Europe seems to be riding the upward trend that we saw in the USA
as the VC dollar invested jumped 37% over last quarter and 135% over Q1 ‘20 for a total of $18.6 billion. The deal count rose even at 17% since Q4 ‘20. It is worth mentioning, however, that the deal count is still declining when compared to Q4’20 as it is down 28%. This shows how competitive the European market has gotten and how the early-stage funds will play an ever-increasing role in VC strategy.
LatAm VC Landscape in Q1 ‘21
In Latin America, the VC dollar invested has increased by 102% since last quarter!
This is a phenomenal start to the year with $2.9 billion invested so far in Q1. The deal count equally managed to increase and was up 49% since last quarter but down 12% over Q1 ‘20.
The jump in dollar invested is due to a few select funding rounds
These rounds contributed to 41% of the total dollar invested. The largest include:
Something to keep an eye out for:
SoftBank has requested authorization from the SEC for a $200M SPAC that will be exclusively focused on Latam tech startups. The SPAC is backed by Citigroup and J.P.Morgan who are book-runners on the deal.
Diving deeper into the stages tells us what’s happening at ground level…
At $2.7 billion, seed funding in Q1 was up 8% since last quarter
And 17% over Q1 2020, per Pitchbook data. Note that data lags for seed funding are the most pronounced, so these percentages will likely increase overtime.
The industry’s transition to digital dealmaking has been relatively steady
As people become accustomed to the new norm, however, investors have ultimately closed roughly 55% less deals than in Q1 2020 and 12% less than last quarter of Q4 2020.
Current figures show a decline in first-time financings
Relative to the past several years. This goes to show how the VC market is shifting towards extracting value from “kindergarten” startups that have high potential as they invest larger amount of capital for higher valuations.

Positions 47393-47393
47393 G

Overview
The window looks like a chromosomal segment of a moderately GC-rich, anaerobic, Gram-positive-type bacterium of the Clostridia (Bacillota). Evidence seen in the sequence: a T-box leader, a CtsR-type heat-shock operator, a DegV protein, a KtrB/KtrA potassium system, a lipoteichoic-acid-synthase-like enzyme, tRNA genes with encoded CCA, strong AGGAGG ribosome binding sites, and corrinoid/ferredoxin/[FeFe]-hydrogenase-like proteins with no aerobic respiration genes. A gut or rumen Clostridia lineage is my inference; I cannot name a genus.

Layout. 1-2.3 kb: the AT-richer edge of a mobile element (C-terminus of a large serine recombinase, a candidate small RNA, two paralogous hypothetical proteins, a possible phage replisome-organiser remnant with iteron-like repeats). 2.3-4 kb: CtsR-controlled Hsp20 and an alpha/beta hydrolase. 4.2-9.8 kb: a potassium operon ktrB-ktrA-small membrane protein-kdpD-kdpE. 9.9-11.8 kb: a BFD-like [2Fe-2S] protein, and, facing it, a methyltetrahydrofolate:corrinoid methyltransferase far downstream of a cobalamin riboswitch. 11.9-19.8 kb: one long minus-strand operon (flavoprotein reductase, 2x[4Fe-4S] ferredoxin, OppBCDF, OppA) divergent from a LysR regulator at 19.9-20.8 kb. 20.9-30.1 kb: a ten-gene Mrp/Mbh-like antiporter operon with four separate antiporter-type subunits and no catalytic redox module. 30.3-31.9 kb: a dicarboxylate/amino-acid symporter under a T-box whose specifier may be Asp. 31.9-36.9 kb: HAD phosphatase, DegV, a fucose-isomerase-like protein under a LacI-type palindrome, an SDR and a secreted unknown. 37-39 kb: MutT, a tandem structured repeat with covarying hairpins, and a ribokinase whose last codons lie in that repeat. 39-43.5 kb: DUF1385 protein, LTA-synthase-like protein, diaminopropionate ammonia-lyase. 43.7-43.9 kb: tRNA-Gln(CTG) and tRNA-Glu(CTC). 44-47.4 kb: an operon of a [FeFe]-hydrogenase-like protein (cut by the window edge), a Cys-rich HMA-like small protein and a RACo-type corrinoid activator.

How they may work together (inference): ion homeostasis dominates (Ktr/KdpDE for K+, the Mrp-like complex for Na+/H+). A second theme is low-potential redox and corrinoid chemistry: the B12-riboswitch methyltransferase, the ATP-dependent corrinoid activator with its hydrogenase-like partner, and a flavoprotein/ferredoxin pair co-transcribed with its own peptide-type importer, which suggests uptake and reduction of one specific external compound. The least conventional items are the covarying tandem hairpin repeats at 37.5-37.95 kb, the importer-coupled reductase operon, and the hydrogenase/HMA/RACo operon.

Early-stage is Also Doing Extremely well
Early-stage deal activity started remarkably strong in 2021
Even within global uncertainty and the ongoing COVID pandemic. Early-stage funding racked up $20 billion deal value in Q1, up 15% since last quarter (Q4 2020) and beating Q1’ 20 numbers by more than two thirds at 66.5%. Overall, early-stage VC in 2021 shows no sign of slowing down and is an early sign for what could be a fantastic year in the industry.
It is one of the fastest companies to become a unicorn, achieving its status in a mere 10-months! Another indicator that the delivery sector, whilst consolidated, is still open to innovation and significant investor capital.
The remarkable upwards trend in Early-stage Q1 funding comes as no surprise.
Meanwhile… Late-Stage funding is not merely riding the wave… it IS the wave!
Unsurprisingly, late-stage total deal value absolutely smashed both Q1 & Q4 2020 with an increase of 162% and 98%, respectively. The industry is booming at the moment.
the strongest by country mile
Late-stage VC is the strongest segment so far of the Venture ecosystem in 2021 and by a long-shot
We saw an uptick in both deal value and count for these mature startups, while totals for the rest of the market were flatter. For the first time ever, investors deployed over $67 billion in a single quarter to late-stage companies, which represented a record 3/4 of total VC deal value in Q1.
CApital Fueled Growth
The sheer amount of capital available to late-stage Has Fueled Its Explosion For The Last 3 quarters
The SPAC craze and the capital gains from VCs have been widely used to fuel this growth. The late stage market is attracting more non-traditional investors to its ranks, which in turn drives the demand from VCs to find the best possible startups in order to unload their capital onto.